Why Cesarean Section Should Not Be Feared At All

By in Pregnancy & Labor on 04 February 2009

When I learned that I am carrying twins, I knew right then that I will not be able to experience natural birth. The initial ultrasound revealed that both of my twins are in breech position (the leading parts are buttocks instead of the heads). Although their presenting parts can still change as they grow inside my tummy therefore the chances of vaginal birth is not nil, my mind is already fixed at having them delivered via a scheduled cesarean section, which my obstetrician also strongly concurred.

Some of my family and friends expressed apprehension regarding the C-section. “Are you not afraid of subjecting yourself to a major surgical procedure”, they asked. I thought to myself, who wouldn’t be, especially that I know exactly how it is done because I am a doctor myself and have assisted countless C-sections and have seen the worst. But I persuaded my mind and medicated my human fear with much rationalization that C-section is the best choice there is.

There are many reasons why cesarean delivery is recommended and it includes the following:
• Labor is not progressing as it should (e.g. weak contractions, baby is too big)
• The baby’s condition is not tolerating the stressful condition of labor
• The baby is not in a favorable position (buttocks first) for a vaginal birth
• Heavy vaginal bleeding, in the case of abruption placenta (placenta separates from the uterus before the baby is delivered) and placenta previa (placenta is covering the cervix)
• The mother had previous cesarean delivery or other surgical procedures wherein the uterus was cut open
• There is a mechanical obstruction that prevents vaginal birth (e.g. myoma, pelvic fracture, cervical cancer)
• Mother has an active genital infection like Herpes or HIV which can be transmitted to the baby during vaginal birth
• Multiple gestations (twins, triplets, or more)

C-section may seem dangerous, but knowing how it is actually done will prove that it offers a far more controlled and relax atmosphere with fewer unknowns and uncertainties compared to undergoing actual labor. After being admitted to the hospital, a woman will meet with her anesthesiologist who will perform skin testing for any allergic reactions of the anesthetic drugs to be used for the procedure. This visit will also allow the anesthesiologist to identify any medical problems that might affect the type of anesthesia to be used. The patient will be asked not to eat or drink post midnight before the procedure.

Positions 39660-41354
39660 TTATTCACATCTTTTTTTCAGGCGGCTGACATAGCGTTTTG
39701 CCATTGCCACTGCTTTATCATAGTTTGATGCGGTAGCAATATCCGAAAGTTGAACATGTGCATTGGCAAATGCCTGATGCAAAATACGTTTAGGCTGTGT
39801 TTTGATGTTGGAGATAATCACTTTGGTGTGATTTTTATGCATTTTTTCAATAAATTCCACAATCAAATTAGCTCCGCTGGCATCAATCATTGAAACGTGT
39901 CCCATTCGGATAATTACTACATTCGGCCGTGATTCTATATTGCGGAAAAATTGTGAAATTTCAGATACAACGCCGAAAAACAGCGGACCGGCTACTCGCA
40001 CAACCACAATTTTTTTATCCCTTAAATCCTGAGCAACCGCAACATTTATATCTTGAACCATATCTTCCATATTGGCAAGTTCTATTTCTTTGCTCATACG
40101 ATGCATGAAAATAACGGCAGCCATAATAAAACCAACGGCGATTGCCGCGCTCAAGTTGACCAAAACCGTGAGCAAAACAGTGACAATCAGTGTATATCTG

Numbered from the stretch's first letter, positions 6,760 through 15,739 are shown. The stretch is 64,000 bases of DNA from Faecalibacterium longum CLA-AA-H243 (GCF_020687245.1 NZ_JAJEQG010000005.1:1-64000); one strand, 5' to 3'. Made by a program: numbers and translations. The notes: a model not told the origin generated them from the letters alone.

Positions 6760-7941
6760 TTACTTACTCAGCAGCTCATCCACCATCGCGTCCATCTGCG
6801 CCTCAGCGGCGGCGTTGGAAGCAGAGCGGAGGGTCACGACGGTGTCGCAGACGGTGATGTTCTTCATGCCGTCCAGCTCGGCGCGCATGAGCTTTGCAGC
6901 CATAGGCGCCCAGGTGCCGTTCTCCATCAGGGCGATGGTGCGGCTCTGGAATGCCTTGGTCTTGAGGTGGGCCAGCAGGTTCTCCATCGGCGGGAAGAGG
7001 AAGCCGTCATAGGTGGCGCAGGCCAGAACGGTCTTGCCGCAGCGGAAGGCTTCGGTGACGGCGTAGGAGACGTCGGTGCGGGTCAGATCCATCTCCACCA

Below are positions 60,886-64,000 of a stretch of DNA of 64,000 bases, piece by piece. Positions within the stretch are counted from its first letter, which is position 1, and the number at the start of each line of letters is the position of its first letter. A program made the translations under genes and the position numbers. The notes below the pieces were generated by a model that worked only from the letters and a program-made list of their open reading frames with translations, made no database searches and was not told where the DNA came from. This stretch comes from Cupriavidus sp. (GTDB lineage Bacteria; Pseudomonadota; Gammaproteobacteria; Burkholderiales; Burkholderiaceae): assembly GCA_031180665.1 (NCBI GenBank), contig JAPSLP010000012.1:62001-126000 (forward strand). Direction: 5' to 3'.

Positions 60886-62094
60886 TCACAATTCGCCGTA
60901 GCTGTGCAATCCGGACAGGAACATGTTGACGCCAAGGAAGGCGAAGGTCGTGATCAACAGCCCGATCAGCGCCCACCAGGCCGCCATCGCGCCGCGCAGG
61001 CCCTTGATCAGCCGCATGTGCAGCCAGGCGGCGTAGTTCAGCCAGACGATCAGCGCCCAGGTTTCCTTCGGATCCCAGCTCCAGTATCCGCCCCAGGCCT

Few hours before the operation, a woman may be given medications which will decrease the stomach acidity and the oral and nasal secretions. An intravenous line will be inserted into the hand or arm, and an electrolyte solution will be started. In the operating room, monitoring devices for heart rate, blood pressure, and blood oxygen level will be hooked to the patient. If allowed, the husband can stay in the operating room.

Generally, a regional anesthesia (done by injecting an anesthetic at the back around the spine to numb the body) is preferred because it allows the woman to remain awake during the procedure, experience the birth, enjoy the support of family and staff and have immediate contact with the newborn. Regional anesthesia is safer than the general anesthesia, which induces unconsciousness and carries a greater risk of complications. Then, a catheter is inserted into the urethra to drain out the urine reducing the chance of injury to the bladder. This will be removed within 24 hours of the procedure.

Once the body is numbed, two incisions will be made by your obstetrician: one on the skin and another on the uterus. As soon as the uterus is opened, the baby is removed within a minute, and the placenta is evacuated. The incisions will be closed and the wound is expected to heal over the next few weeks. The mother can usually go home within 3 days after delivery.

Although many mothers have successfully given birth to their twins via vaginal delivery, in my case I don’t want to take chances. It is better to err on the safer side. The risk of C-section is very minimal compared to the risk you and your baby will be facing if it is highly indicated and yet not done.

Remember, doctors agree that vaginal birth is still the best method of delivery. But if your doctor recommends C-section, he or she must have good enough reason to do so, which is to save the life of you and your baby from delivery complications. So if your doctor recommends cesarean delivery, try to relax, sit back, and be assured that you are in good hands.

1 Comments For This Post

  1. Rosaura says:

    I had a caesarean because of what you mentioned “Labor is not progressing as it should (e.g. weak contractions, baby is too big)”. I took care my health during my pregnancy in order to have a natural birth. Unfortunately at the last moment my doctor recommended a cesarean. It was very disappointing for me, but what I most wanted was to have my baby. After a year my tissue scar still is very sensitive and sometimes hurts.

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